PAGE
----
VAT MOSS traders question business status
Businesses caught up in the EU VAT changes are considering if they are actually “in business” and within the scope of the VAT MOSS scheme, following a recent HMRC briefing document.
The tax authority's latest guidance states that the compliance rules only apply “where supplies are made in the course or furtherance of a business”
“If activity is carried out as a hobby (i.e. only on a minimal and occasional basis)”, the statement continued, “HMRC does not normally see this as a business activity for VAT purposes.”
As outlined by VAT expert and AccountingWEB contributor Les Howard, this may offer traders who are simply pursuing a hobby, making occasional or low value sales, the chance to argue that they are not a business and deregister entirely from the scheme.
VAT MOSS traders may not be 'in business'
HMRC’s briefing goes on to say that its analysis of VAT MOSS returns submitted by businesses in 2015 indicates that “some of those registered for VAT MOSS may not be in business for VAT purposes.”
The tax authority said that it will contact those who have registered for VAT MOSS whose returns suggest they may not in business.
However, AccountingWEB’s tax editor Rebecca Cave felt that HMRC’s approach to such traders had a number of shortcomings.
“You’re talking about self-employed individuals who pay income tax ”, said Cave. “I don’t think HMRC is looking at the correct data, because it can’t possibly be tallying the VAT MOSS return with an income tax return to tie up all the trading data to determine whether somebody is a trading business or not.
“VAT MOSS started a year ago on 1 January 2015. The income tax return for the first three months of that period is due into to HMRC by 31 January 2016. The income tax return for the rest of the year is not due to be filed with HMRC until 31 January 2017.
“It says in the briefing that they’re going to be writing to people to say ‘we don’t think you’re a business’ when they don’t have the data to do that. This will confuse the taxpayer if they really are a proper business to think ‘I’m not a business, maybe I shouldn’t even declare my online sales for income tax.’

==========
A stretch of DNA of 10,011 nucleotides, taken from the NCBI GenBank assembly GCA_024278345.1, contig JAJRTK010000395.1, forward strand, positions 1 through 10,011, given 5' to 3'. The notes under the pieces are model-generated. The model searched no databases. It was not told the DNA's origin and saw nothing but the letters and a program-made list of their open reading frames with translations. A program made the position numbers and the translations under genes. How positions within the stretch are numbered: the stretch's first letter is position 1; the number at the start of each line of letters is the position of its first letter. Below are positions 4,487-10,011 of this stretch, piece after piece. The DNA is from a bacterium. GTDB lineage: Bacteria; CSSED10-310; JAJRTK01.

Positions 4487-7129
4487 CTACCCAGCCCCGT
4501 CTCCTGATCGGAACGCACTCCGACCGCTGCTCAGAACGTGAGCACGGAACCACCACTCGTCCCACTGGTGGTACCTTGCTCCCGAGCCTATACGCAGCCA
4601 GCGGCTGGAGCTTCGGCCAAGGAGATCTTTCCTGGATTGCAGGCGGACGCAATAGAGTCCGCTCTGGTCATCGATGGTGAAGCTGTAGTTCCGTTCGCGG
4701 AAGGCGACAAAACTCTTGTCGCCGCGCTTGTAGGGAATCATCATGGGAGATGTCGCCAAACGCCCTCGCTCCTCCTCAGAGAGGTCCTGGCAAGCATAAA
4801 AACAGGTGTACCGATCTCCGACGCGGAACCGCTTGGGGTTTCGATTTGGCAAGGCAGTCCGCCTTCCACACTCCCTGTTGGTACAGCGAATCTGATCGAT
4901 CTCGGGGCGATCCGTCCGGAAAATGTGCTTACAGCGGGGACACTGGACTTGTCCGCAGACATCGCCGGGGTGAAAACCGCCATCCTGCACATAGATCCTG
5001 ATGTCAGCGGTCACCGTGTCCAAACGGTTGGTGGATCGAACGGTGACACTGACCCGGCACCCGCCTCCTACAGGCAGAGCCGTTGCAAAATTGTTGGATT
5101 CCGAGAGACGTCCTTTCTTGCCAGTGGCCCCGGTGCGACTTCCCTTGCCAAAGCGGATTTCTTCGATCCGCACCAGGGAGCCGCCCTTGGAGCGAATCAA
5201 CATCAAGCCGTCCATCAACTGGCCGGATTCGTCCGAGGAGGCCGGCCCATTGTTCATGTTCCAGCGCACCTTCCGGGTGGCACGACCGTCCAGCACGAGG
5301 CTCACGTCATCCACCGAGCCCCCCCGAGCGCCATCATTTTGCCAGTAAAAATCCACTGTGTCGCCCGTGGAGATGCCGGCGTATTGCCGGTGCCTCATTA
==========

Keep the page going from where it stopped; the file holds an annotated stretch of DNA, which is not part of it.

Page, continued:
“It’s interesting that HMRC is trying to get itself out of this by saying ‘you’re not really trading so you don’t have to worry about this”, continued Cave. “It's always saying that people trading online, for example eBay sellers, have to declare all their income because the online selling amounts to a trade. HMRC very rarely says ‘you’re selling only four or five items over 12 months, you’re not trading’ – except now when it is in HMRC's interests to say that.”
Several experts have also pointed out that although the reforms were initially set up to ensure multinationals paid their fair share of VAT in the EU, the fact that HMRC employees will be reviewing individual payments (sometimes in the tens or hundreds of pounds), made by micro-businesses in order to remove them from the system is yet another example of how wrong it has gone.
Location data ‘best judgement’
The document also attempts to simplify the requirements for businesses to provide two distinct pieces of data to prove the customer’s place of supply. According to the briefing, HMRC now allows businesses below the UK VAT registration threshold to “exercise their best judgement”.
“This means businesses can rely on any single piece of information”, the document said, “such as the address provided by the customer, to determine where their customer is located.”
However, concern has been expressed that the term ‘best judgement’ might not stand up in a dispute, as another EU member state could technically demand that traders provide multiple data points for proof of supply.
Additional administrative burden
Since 1 January 2015, businesses providing digital services to EU consumers have to charge customers VAT at the rate of the country where the customer buys the service from, rather than where the supplier is under the previous rules. Small business groups argued that the rules were difficult and expensive to comply with and would hinder online commerce.
HMRC attempted to help small businesses comply by introducing an online VAT registration system − the VAT Mini One Stop Shop (MOSS) – allowing businesses to register once with HMRC for VAT in every EU country.
However, many traders have continued to complain that the system is too complex, and proving the location of customers adds an additional administrative burden to small business owners trying to comply with the changing rules.